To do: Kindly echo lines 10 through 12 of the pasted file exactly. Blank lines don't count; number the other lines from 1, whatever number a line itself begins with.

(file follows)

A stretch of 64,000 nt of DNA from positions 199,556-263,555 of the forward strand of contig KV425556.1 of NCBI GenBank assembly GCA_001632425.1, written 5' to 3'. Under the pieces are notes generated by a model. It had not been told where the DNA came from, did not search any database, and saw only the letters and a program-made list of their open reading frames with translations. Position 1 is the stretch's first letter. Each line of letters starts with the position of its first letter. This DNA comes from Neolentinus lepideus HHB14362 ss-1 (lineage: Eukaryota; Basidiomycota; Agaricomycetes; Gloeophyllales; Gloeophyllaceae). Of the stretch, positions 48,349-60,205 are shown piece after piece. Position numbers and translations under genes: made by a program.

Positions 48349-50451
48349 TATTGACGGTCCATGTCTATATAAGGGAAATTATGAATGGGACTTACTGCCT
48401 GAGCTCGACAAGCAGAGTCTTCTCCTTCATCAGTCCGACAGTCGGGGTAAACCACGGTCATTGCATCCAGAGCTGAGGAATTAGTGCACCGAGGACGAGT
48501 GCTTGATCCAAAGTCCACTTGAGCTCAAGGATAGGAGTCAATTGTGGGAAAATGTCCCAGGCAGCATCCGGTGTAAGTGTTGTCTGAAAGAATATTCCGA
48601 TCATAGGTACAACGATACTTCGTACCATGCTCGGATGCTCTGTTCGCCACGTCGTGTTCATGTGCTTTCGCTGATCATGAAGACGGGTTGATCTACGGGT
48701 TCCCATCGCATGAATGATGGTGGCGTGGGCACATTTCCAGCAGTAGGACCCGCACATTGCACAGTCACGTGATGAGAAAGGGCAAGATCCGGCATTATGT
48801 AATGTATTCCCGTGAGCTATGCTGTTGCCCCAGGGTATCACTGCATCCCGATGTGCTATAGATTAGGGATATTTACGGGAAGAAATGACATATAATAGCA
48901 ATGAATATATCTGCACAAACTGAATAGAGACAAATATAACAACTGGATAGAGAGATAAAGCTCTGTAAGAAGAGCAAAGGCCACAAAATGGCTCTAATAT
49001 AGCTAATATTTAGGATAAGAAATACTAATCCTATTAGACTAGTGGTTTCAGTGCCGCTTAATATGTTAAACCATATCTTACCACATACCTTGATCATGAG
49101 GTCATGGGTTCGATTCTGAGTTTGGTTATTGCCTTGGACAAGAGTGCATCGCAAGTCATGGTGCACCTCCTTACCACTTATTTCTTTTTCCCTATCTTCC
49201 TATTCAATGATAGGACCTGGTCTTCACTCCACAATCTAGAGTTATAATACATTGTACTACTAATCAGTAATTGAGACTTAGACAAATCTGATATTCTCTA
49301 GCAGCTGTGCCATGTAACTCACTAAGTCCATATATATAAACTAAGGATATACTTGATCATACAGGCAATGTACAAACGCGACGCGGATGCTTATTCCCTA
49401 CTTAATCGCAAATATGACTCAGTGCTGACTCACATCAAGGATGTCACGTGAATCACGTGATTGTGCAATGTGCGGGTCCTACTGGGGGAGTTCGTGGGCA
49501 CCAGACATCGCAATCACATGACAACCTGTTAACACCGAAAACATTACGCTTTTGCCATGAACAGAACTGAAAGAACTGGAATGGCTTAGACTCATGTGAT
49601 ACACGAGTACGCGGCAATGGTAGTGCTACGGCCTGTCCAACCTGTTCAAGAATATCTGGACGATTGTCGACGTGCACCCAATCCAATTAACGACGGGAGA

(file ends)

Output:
49001 AGCTAATATTTAGGATAAGAAATACTAATCCTATTAGACTAGTGGTTTCAGTGCCGCTTAATATGTTAAACCATATCTTACCACATACCTTGATCATGAG
49101 GTCATGGGTTCGATTCTGAGTTTGGTTATTGCCTTGGACAAGAGTGCATCGCAAGTCATGGTGCACCTCCTTACCACTTATTTCTTTTTCCCTATCTTCC
49201 TATTCAATGATAGGACCTGGTCTTCACTCCACAATCTAGAGTTATAATACATTGTACTACTAATCAGTAATTGAGACTTAGACAAATCTGATATTCTCTA